proof of lack of skill in the till operator. He said:







“I am of the strong view that incurring a single shortfall does not
amount to lacking the skill of operating a till. The adage,
‘one
swallow does not make a summer’, is apt.”






The
appeal was allowed and the decision of the negotiating committee
upholding the conviction of Westone of the offence charged
against
him was set aside.






The grounds on which the appeal to this Court is based are that:







“1. The court a quo grossly erred, as a question of
law, in completely ignoring the fact that the respondent had existing
previous written warnings and
therefore termination was called for.





2. Further,
and in any event, the court erred in ignoring the fact that the till
shortage in question indeed amounted to unsatisfactory
work
performance or displayed lack of skill as a till operator.”






Both
grounds of appeal are, in my view, well founded criticisms of the
judgment of the Tribunal. The facts on which the determination
of
the question on which the appeal to the Tribunal was based show that
the employer and the negotiating committee considered the
cumulative
effect of the cash shortages incurred by Westone during the period of
thirty-one days from 25 March 1999 to 28 April
1999 as
proof of lack of the necessary skill as a till operator.





It was a
misdirection on the part of the learned chairman of the Tribunal to
determine the question whether TM had established the
misconduct
charged against Westone on the basis that proof of his incompetence
as a till operator was based on the single incident
of the cash
shortage incurred on 28 April 1999.





The view
that because it is a single incident of a cash shortage it cannot
constitute sufficient proof of lack of skill in a till
operator is a
mistake. It seems to me to be a confusion between the duty to draw
inferences of facts and the duty to pronounce
law. Lack of skill in
an employee is a fact which can be established by inferences drawn
from any other relevant circumstances,
including isolated acts,
depending on their nature and quality.





There
may be isolated incidents from which inferences of lack of skill in a
till operator may not be drawn, such as where the cash
shortage is of
a paltry amount due to a lapse in operating the till. A single but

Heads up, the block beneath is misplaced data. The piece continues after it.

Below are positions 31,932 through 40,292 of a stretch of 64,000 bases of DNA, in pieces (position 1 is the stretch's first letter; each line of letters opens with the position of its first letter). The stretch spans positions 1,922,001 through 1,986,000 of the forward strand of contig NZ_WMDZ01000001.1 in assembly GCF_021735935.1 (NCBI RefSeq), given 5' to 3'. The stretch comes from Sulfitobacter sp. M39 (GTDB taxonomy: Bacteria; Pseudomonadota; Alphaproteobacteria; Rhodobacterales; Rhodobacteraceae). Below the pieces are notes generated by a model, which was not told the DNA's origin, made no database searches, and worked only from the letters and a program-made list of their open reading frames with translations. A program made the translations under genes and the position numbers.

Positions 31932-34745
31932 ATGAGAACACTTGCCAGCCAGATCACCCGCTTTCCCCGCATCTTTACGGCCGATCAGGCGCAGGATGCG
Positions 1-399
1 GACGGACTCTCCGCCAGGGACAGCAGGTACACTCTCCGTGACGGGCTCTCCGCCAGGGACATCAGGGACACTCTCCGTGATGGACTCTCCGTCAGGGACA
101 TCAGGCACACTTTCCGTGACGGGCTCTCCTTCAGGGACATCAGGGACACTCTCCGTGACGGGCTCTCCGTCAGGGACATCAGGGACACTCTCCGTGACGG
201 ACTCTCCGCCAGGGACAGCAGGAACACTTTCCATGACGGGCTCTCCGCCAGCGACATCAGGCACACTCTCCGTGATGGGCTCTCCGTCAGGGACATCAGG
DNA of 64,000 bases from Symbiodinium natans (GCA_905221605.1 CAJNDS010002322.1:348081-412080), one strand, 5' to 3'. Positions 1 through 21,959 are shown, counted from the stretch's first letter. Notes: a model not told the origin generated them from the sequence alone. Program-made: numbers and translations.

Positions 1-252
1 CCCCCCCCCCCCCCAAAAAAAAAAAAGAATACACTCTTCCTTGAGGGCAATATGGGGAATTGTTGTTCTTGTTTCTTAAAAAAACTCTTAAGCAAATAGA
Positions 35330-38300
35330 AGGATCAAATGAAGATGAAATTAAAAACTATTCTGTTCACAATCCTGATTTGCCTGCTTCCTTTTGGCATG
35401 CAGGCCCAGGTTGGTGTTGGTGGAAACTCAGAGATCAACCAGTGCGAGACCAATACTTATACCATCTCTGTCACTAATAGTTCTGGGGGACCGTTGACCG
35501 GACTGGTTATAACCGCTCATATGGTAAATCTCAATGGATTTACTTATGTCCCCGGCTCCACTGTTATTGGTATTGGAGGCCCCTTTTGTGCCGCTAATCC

huge shortfall may be a proper circumstance from
which to draw the
inference of the fact that the till operator was incompetent in the
performance of his duties.





It is
clear that in declaring that a single cash shortage cannot be
sufficient proof of lack of skill in a till operator, regardless
of
its nature and quality, the learned chairman of the Tribunal was
pronouncing a decision of law when he should have been deciding
a
question of fact, whether the cash shortage was of the nature and
quality to justify an inference of lack of skill in the till
operator
as the cause of his unsatisfactory work performance.





An
employee would have lacked the requisite skill which by implication
he would have held himself out to “possess” if evidence
showed
that he failed to exercise reasonable skill, for it is of no
practical benefit to an employer to have an employee undertake
to
“possess” the required skill and not undertake to exercise the
same.






The learned chairman of the Tribunal believed that for the misconduct
charged against Westone to be established TM had to show by
evidence
that he was devoid of skill as opposed to failure to exercise it.






In light
of the misdirection on the part of the Tribunal, the question to
determine is whether in all the circumstances of this
case TM
established on a balance of probabilities that the unsatisfactory
work performance exhibited by Westone in the incurrence
of the huge
cash shortage on which the charge of misconduct was based was due to
lack of skill which he expressly or by implication
held himself out
to possess as a till operator. My view of the facts is that TM
discharged the onus on it.





There
was the evidence of the cash shortage, which in itself was a huge
shortfall representing a substantial loss to TM. There
was evidence
that such a substantial loss could not just occur if a competent or
skilled till operator exercised reasonable skill
in the performance
of his duties. This was not a case of an isolated cash shortage
representing a single lapse in operating the
till. There was
evidence of three other shortfalls, which involved relatively large
amounts of money incurred by Westone within
thirty-one days work.
The shortfalls which occurred in one month’s work, when taken
cumulatively, show lack of skill in Westone
as the cause of his
unsatisfactory work performance. Each shortfall occurred when he
was operating the till, suggesting that the
real cause thereof was
the manner in which he operated the till machine. He did not
exercise reasonable skill. The till machine
was found to have been
working properly and no-one could have tampered with it.





The
appeal succeeds with costs. The order of the Tribunal is set aside
and substituted with the following –







“The appeal from the judgment of the negotiating committee is
dismissed with costs.”















SANDURA
JA: I agree.














GWAUNZA
JA: I agree.
















Honey & Blanckenberg, appellant's legal practitioners